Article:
DUGWAY PROVING GROUND, Utah -- Shots are fired. Gunpowder hangs in air, as a lone shooter darts from office to office looking for someone, anyone, to gun down. Door's slam and locks click as employees prepare to survive.
A two-day active shooter exercise was held at Dugway Proving Ground May 24 and 25 at the West Desert Test Center and in the English Village community area.
"These exercises give our police and other first responders a chance to use their training skills during an organized drill. This kind of training helps to cement their best practices for emergency response," said Paul Easterly, DPG's antiterrorism officer, who helped organized the event.
Exercises, like these, also provide employees with the chance to practice safety procedures such as shelter in place, locking building doors, and supervisor accountability for all employees.
The scenarios included a single shooter at each location. Response times of all participating organizations were timed and observed by a team of observers from other Army installations.
First on the scene were DPG's police officers in personal protective body armor, which included vests, gloves, knee pads, and helmets. In choreographed movements they advanced from room to room calling out if it's clear or providing details for the team members who follow.
Employees were told to hold in place as the building was secured. Once cleared, responders ensured a quick and safe evacuation. Judgement calls were made rapidly by skilled experts. The wounded were stabilized for transportation. The building was secured.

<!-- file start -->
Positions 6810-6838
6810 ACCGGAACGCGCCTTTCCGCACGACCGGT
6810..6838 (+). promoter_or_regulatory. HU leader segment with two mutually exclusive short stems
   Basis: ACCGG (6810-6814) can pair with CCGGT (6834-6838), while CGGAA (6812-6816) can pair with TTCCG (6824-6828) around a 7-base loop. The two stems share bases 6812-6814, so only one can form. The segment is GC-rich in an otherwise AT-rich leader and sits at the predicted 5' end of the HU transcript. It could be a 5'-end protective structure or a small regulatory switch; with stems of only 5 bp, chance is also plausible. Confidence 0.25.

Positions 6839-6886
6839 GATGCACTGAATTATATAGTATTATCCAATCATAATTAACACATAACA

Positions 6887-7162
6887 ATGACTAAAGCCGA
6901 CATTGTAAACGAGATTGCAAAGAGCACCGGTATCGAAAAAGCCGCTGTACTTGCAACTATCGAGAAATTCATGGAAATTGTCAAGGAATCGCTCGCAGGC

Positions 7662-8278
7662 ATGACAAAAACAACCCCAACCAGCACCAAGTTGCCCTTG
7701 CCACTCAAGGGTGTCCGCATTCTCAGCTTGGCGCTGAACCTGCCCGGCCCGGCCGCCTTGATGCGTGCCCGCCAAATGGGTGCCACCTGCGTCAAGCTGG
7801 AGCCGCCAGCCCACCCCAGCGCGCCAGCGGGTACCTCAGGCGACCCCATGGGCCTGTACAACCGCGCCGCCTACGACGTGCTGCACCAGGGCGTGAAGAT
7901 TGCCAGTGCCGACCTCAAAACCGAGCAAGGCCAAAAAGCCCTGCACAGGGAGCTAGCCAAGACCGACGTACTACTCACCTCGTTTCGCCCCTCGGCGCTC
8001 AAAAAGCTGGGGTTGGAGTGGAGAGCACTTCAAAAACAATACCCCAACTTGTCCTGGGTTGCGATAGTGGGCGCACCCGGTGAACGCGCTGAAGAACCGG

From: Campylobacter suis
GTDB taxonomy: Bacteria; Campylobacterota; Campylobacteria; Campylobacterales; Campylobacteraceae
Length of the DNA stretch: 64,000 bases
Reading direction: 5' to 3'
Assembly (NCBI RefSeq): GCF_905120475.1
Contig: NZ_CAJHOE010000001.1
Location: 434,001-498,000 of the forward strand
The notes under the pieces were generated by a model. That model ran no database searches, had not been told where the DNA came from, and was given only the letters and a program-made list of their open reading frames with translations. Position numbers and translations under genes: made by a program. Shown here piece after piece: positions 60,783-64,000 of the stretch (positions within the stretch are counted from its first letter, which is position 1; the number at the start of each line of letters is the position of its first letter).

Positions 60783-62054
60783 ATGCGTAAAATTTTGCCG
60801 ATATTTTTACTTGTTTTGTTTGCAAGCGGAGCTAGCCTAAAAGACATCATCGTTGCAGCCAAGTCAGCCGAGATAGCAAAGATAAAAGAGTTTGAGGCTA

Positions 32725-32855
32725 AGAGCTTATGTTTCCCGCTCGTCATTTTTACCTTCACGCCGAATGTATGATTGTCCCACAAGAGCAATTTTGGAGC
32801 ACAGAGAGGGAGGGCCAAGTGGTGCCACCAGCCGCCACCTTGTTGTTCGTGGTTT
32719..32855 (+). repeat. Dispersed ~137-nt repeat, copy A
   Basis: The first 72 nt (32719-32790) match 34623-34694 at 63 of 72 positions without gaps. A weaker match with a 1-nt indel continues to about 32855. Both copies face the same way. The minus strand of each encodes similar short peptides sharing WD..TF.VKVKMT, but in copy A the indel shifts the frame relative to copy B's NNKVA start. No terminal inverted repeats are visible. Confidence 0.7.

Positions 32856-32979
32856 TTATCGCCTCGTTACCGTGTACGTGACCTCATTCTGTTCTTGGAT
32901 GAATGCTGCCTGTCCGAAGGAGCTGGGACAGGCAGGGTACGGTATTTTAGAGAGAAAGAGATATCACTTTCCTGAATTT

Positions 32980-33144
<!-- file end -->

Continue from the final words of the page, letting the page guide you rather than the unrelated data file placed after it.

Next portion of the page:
Included in this exercise were several press releases and one practice press conference each day. This exercise gave DPG's commander, garrison leaders, and subject-matter experts the chance to formulate their reactions and prepare answers for media.
"This was a real learning experience," said Col. Sean Kirschner, Dugway Proving Ground commander, referring to the mock press conference held the first day. "I was surprised with the scope of questions I was asked. I am better prepared to respond."
Kirschner said he would be interested in comparing notes with other spokespersons who would respond during the second day's media training.
Employees are contacted at their computer desks by a notification system, once a report of an emergency has been made. The pop-up window tells workers to acknowledge and close. This response ensures that all employees are accounted for and safe. If an employee does not respond, records are checked to verify if the employee is on leave.
A second count is provided by each office supervisor and reported by phone to the Emergency Operation Center on post. Then, doors are locked and blinds are lowered to safeguard the people inside.
These training events prepare an entire installation to respond quickly and with confidence. In past years, residents and students of the Dugway High School have been included in these exercises. Each exercise is specifically designed to help members of the team feel secure that the command is aware of the situation and will act to have a safe outcome.
"We appreciate the hard work of our teams. The hope is this training will protect and save lives where and whenever these events occur," Easterly said.